News and Event Updates from the Office of the Orange County Historian

Newburgh's historic AME Zion Church
should not be demolished
The church built in 1905.
The following is in response to 'Historic AME Zion Church in Newburgh may be demolished' which appeared in the Times Herald Record on May 28, 2018.

In 2020 Newburgh will celebrate the 150th anniversary of Frederick Douglass's jubilee march along Washington Street. The leaders of the AME Zion Church used his appearance to mark the passing of the 15th Amendment, which granted voting rights to African American men. By 1870 the church had already become a symbol of liberty, nicknamed "the freedom church" thanks to its associations with the Underground Railroad.
Although the 1905 structure that stands now is not the modest house of worship built by the congregation's founders, and not the same walls that reverberated the booming voice of Frederick Douglass from the pulpit that's still used today, this building is a symbol of the grand strides of the African-American community in Newburgh as they passed on the flame of civil advocacy for centuries. 
In an age when the American public is making an effort to remove monuments of oppression and contextualize historical symbols in our society, why are we not looking to preserve and elevate the symbols of the struggle for equality? This church would have been an incredible source of pride and progress at a time when "separate but equal" was the law of the land. As a monument, this building combats offensive cultural symbols from the past. It doesn't put any one person on a pedestal, recognizing that true progress comes from the strength of the right to assembly. Also, it gets away from isolating one date or accomplishment, acknowledging that the struggle for equality has been sustained through generations.
Johanna Yaun
Orange County Historian
History In the News
County to preserve Algonquin ruins

Newburgh's Algonquin Park is home to several historic industrial ruins, the most recognizable being the iconic round stone structure visible from Powder Mill road. However, around the park there is little to no signage indicating or explaining the rich history of one of the few remaining DuPont powder mills left in the country. But that could soon change.

What is now Algonquin Park was originally a saw mill in 1790 that was later converted to a black powder mill for rifles in 1815. It remained a gun powder mill for the entirety of the 19th century, providing gun powder for the Civil War, but mostly for recreational hunting. It was owned by numerous different companies, generally known as 'Orange Mills' until it was eventually bought by the DuPont family monopoly. However, upon the U.S. government ordering the DuPont family to split up and divest their monopoly on gun powder, the family sold the property, which eventually became a City of Newburgh public park in 1934. In 1978, upon increasing disrepair and erosion of the site's historic landmarks, the park was transferred to the county's care.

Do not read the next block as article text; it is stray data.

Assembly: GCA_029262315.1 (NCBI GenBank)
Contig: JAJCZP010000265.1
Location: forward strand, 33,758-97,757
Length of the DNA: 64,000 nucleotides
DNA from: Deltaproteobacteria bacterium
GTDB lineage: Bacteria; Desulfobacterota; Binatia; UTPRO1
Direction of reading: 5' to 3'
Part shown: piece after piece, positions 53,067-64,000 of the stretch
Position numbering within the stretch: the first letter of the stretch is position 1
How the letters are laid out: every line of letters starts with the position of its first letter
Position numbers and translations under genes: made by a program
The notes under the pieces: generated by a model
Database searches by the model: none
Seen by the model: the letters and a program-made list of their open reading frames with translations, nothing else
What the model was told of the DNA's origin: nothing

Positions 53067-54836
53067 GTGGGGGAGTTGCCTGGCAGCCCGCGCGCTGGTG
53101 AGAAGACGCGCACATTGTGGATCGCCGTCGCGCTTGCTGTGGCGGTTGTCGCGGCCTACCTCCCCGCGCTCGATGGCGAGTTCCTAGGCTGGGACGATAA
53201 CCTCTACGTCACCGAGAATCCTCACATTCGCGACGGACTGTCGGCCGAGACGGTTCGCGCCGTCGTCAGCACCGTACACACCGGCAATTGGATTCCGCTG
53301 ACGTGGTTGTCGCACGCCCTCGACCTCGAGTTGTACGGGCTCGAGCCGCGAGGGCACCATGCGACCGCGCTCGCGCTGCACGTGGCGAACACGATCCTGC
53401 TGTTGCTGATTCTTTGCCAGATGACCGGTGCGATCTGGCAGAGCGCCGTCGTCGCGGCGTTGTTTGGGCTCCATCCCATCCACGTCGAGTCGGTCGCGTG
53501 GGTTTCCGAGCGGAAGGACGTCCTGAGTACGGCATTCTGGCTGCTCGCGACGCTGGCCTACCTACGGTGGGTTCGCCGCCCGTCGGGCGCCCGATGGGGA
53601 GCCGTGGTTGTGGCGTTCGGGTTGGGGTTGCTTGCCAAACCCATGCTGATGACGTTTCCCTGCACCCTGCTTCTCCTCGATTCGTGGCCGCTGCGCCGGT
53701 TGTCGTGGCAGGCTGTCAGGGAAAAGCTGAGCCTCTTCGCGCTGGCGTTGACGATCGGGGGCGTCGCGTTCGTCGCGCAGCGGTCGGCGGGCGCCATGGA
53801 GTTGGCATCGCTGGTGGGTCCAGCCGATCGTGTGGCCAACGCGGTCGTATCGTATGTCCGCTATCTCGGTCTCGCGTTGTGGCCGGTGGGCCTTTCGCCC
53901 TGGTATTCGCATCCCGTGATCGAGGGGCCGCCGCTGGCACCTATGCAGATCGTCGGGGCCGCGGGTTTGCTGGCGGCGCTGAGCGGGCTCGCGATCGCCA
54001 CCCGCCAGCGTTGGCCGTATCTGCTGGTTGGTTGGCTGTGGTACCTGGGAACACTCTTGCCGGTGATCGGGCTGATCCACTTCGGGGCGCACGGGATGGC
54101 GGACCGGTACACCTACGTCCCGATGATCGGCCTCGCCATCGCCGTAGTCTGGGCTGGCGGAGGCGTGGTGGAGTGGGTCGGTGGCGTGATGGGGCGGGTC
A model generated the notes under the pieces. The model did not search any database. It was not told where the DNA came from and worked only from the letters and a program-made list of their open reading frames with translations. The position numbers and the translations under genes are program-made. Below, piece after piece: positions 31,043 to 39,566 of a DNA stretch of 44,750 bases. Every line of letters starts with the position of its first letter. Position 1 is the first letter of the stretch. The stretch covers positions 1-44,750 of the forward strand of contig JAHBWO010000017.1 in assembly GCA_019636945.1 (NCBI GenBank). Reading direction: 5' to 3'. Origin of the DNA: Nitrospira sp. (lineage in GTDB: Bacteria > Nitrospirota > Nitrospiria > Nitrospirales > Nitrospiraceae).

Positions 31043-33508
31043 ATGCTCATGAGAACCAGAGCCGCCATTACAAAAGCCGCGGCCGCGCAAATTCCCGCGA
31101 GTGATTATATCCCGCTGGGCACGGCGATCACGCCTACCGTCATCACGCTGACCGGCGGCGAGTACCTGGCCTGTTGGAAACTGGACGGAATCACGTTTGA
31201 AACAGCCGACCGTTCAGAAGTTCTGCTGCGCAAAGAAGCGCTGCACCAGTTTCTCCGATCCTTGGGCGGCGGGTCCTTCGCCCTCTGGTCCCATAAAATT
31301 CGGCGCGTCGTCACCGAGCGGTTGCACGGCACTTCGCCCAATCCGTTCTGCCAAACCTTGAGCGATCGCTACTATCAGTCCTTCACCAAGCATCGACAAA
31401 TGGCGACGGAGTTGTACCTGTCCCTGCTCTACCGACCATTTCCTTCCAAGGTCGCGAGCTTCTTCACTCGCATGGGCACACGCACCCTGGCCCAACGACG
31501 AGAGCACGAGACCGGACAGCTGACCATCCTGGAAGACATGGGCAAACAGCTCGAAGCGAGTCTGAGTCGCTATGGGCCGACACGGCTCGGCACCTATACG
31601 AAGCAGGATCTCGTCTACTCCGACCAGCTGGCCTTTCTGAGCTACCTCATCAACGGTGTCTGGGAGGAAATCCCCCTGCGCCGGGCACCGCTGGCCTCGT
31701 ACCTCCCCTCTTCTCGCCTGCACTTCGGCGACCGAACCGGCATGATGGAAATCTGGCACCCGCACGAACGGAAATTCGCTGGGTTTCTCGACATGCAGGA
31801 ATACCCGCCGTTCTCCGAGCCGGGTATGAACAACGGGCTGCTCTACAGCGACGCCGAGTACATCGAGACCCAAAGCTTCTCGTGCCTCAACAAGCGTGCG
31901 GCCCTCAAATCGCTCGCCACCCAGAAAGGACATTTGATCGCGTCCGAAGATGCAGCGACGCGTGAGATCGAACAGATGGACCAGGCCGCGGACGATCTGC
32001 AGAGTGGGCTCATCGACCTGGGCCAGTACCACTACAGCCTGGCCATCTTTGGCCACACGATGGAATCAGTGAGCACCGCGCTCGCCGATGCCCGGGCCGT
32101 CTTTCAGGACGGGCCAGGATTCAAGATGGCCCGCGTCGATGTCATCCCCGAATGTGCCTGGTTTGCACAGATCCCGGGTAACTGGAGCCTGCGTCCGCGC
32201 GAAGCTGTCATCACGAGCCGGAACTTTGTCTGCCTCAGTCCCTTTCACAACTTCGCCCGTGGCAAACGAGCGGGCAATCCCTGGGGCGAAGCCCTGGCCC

In the fall of 2017, after years of collaboration between the County Historian's office, Parks Department and Legislators Leigh Benton and James Kulisek, the county was granted money to hire consulting firm Lacey Thaler Riley Wilson LLC, which would produce a report on the masonry conditions of the park's gunpowder ruins. The study will continue over the next several months, culminating in a report on the estimated cost and suggested methods for repairing the historic industrial ruins.

WWI Centennial Year

Centennial Trip to the Trenches of Belgium and France

September 24 - October 2, 2018

A $450 deposit is needed to reserve a spot. This is a once-in-a-lifetime chance to visit the battlefields of WWI Belgium and France, with historians and descendants of soldiers who died there, at the exact time and place a hundred years later, where hundreds of New Yorkers broke the Hindenburg Line. We'll be traveling from Sept 24- Oct 2, 2018, Approx $3,600 includes flights, hotels, transportations, museum admissions, local guides, historians on-board and several meals. It'll be covered in the press too. Join us!

Upcoming Events, Training & Conferences
Orange County Collections Committee Meeting

Thursday, May 31st 11AM
The quarterly meeting of the collections committee will be held at the Orange County Historian's Office, 101 Main Street, Goshen, NY 10924.

Cemetery Care Workshop

Friday, June 29, 5PM to 7PM (Note that this event has been rescheduled due to weather)

The Office of the Orange County Historian is sponsoring this training program for 16 individuals. Email us at to let us know if you'll be there.

Event includes short lecture on the practice of cleaning and repairing stones, and then a hands-on cleaning workshop. Attendees are asked to come prepared to get down and dirty and educate others on proper cleaning methods. 
St. James Cemetery is l ocated on South Street, around the corner from St. James Church 118 S. Church Street in Goshen

Moderated by cemetery preservation expert, Marianne Greenfield. 
She asks that participants bring a new plastic bucket, a new plastic bristle brush (like a dish brush) and a pair of clean chopsticks, which they can use for other gravestone cleaning projects. As well as your own drinking water and a snack. (raindate May 20th)

Orange County Historian | 101 Main Street Goshen, N.Y. 10924 |  845-360-6978 |  jyaun